Numerous media figures have asserted that the proposed stimulus package supported by President Barack Obama would amount to spending at least $223,000 for every job created, echoing a press release issued by the Republicans on the House Appropriations Committee. But by calculating the per-job cost by dividing the estimated total cost of the stimulus package by the estimated number of jobs created -- and thus suggesting that the sole purpose of that package is to create jobs -- these media figures ignored other tangible benefits stemming from the package, such as infrastructure improvements and education, health, and public safety investments.
In recent weeks, several conservative media figures, echoed by Republican lawmakers, have responded to comparisons in the media of President-elect Barack Obama to FDR, or assertions in the media that a New Deal-level of government intervention will be necessary to resolve the current economic crisis, by asserting that the New Deal was a dismal failure, plunging the 1930s economy into a depression, an assertion that prominent progressive economists flatly reject.
ABCNews.com falsely asserted that an Obama campaign ad questioning why Sen. John McCain is "trying to link [Sen.] Barack Obama to radical Bill Ayers" is "incorrect in insinuating that John McCain himself has brought up Ayers," adding, "[I]t is in fact McCain's campaign that has sought to use the Ayers association against Obama." In fact, McCain himself brought up Ayers unprompted during an April interview on ABC's This Week. Further, ABCNews.com gave no indication that McCain has repudiated or in any way distanced himself from his aides' comments linking Ayers to Obama.
On Late Edition, Wolf Blitzer and John King both cited an August 15-18 Wall Street Journal/NBC News poll in which 52 percent of Sen. Hillary Clinton's supporters said they will support Sen. Barack Obama, but neither noted that an August 19-22 Washington Post/ABC News poll found that 70 percent of Clinton supporters "back Obama," according to the Post.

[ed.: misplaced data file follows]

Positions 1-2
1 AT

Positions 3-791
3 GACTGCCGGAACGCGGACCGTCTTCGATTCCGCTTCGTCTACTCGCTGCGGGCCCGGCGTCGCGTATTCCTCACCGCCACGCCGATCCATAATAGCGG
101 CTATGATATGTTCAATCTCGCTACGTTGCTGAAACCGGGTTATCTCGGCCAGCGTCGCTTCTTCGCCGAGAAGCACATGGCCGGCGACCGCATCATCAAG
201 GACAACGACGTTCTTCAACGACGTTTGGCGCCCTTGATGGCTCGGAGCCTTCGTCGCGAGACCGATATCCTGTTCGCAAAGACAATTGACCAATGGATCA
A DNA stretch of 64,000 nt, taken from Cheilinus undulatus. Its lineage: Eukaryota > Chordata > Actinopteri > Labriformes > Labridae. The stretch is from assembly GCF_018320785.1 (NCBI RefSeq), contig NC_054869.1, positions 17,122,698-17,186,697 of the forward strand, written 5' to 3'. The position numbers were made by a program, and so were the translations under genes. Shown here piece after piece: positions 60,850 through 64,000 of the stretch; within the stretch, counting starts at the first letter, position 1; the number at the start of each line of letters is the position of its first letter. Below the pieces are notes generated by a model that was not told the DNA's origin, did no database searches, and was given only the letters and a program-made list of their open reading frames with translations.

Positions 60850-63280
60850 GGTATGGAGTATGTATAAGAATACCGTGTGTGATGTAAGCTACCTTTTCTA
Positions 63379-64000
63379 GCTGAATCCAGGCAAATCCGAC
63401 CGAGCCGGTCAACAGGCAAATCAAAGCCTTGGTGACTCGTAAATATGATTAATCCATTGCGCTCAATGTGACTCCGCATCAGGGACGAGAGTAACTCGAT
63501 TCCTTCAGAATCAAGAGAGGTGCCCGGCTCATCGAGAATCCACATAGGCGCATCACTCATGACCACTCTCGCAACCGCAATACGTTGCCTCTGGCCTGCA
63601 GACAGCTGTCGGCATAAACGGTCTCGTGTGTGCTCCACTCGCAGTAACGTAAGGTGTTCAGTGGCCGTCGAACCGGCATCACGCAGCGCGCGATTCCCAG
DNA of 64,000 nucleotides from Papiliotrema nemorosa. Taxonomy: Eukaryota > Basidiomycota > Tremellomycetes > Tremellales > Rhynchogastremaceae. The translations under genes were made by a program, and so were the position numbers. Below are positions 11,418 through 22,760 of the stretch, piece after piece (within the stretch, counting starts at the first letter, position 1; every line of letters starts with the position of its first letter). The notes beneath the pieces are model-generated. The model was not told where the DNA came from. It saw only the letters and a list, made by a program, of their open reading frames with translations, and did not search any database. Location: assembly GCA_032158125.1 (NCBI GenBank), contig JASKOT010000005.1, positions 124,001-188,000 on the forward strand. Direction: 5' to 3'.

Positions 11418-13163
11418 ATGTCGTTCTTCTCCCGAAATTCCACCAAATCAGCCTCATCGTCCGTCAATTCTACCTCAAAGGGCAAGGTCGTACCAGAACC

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The New York Times reported that during an interview on This Week, Sen. John McCain criticized Sen. Barack Obama "for proposing to withdraw American forces from Iraq within 16 months," but did not mention that only days earlier, McCain told CNN's Wolf Blitzer that 16 months is "a pretty good timetable." The Times not only failed to mention McCain's comment about a timetable, it did not report that McCain denied having used the word "timetable" when asked about it by George Stephanopoulos.
On This Week, Hugh Hewitt claimed that a comment he made during the June 25 edition of his show -- that the September 13 Ohio State-USC football game will "probably [be] the last football game we'll ever get to see before the United States gets blown up by the Islamists under Obama" -- was distorted by Arianna Huffington.
On This Week, George Stephanopoulos did not challenge Sen. Lindsey Graham's false suggestion that Sen. Barack Obama "borrow[ed] money" from Antoin "Tony" Rezko "to build his house." In fact, the Obamas established a land trust to purchase the property and took out a $1.32 million mortgage on the home, financed through the Northern Trust Co. And the Obamas did not "build" the house -- they purchased an existing home.